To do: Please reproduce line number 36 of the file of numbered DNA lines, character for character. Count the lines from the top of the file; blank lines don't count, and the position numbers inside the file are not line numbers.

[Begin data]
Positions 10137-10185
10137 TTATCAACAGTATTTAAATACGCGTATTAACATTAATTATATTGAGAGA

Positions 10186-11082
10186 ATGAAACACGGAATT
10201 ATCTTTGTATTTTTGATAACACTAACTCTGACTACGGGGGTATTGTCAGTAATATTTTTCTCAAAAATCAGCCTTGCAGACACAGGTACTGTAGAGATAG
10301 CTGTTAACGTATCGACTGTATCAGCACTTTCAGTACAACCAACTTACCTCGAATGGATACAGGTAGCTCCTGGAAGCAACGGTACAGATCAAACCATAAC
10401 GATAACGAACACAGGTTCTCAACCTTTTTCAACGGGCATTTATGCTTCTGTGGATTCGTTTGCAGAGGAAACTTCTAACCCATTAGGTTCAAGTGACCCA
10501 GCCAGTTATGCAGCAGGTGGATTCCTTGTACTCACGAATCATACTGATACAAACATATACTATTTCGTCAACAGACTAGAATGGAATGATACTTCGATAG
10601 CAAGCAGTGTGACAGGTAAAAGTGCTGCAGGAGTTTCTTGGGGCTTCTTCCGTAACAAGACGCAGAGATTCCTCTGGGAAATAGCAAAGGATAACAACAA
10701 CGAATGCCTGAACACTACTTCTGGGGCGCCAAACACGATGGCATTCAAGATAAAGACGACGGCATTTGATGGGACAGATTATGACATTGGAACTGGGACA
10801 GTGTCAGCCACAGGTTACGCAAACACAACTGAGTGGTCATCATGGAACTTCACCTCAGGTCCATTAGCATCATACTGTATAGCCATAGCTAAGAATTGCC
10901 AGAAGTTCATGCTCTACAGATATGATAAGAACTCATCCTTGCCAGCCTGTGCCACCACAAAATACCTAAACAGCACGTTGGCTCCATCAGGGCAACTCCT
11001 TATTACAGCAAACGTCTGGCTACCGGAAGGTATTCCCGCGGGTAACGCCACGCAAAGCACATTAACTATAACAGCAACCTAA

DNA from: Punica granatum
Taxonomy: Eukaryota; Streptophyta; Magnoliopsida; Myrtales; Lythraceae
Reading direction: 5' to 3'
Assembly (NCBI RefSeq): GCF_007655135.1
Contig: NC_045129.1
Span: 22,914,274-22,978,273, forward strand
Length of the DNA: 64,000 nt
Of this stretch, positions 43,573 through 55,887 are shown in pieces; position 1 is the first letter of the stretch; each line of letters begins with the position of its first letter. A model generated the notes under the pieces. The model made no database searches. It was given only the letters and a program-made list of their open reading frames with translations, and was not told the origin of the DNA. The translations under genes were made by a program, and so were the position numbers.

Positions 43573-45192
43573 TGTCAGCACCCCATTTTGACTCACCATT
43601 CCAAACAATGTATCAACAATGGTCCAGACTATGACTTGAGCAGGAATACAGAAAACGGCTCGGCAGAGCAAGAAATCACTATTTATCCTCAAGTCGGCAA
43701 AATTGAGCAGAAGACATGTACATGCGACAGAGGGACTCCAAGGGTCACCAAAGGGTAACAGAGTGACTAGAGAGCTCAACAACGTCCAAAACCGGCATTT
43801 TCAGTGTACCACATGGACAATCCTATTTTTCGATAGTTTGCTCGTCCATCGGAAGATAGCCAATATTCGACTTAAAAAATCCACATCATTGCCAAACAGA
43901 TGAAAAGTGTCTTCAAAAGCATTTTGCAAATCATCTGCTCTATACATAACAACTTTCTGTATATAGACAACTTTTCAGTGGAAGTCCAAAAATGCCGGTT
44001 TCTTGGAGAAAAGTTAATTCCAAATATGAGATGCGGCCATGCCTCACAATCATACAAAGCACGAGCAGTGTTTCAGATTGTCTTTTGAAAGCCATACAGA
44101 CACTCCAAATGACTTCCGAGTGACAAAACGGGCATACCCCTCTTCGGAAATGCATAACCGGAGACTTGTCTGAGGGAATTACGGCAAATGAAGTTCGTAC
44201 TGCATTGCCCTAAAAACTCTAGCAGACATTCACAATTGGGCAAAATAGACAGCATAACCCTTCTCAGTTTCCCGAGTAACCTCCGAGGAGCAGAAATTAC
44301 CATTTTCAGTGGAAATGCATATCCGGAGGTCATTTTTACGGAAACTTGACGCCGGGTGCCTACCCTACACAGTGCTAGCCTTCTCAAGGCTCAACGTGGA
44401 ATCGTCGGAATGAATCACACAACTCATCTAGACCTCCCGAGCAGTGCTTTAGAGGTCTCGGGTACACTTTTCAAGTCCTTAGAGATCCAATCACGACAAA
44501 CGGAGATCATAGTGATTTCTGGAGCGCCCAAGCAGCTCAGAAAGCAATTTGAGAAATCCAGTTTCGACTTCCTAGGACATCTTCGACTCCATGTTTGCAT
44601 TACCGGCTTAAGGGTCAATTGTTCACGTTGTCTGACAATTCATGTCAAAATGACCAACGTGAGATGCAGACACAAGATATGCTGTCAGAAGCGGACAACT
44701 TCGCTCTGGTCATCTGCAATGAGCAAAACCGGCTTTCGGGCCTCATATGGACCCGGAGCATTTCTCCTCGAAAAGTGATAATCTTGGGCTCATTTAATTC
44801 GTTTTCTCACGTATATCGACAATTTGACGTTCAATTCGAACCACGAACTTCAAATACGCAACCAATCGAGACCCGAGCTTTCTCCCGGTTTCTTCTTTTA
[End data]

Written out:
44801 GTTTTCTCACGTATATCGACAATTTGACGTTCAATTCGAACCACGAACTTCAAATACGCAACCAATCGAGACCCGAGCTTTCTCCCGGTTTCTTCTTTTA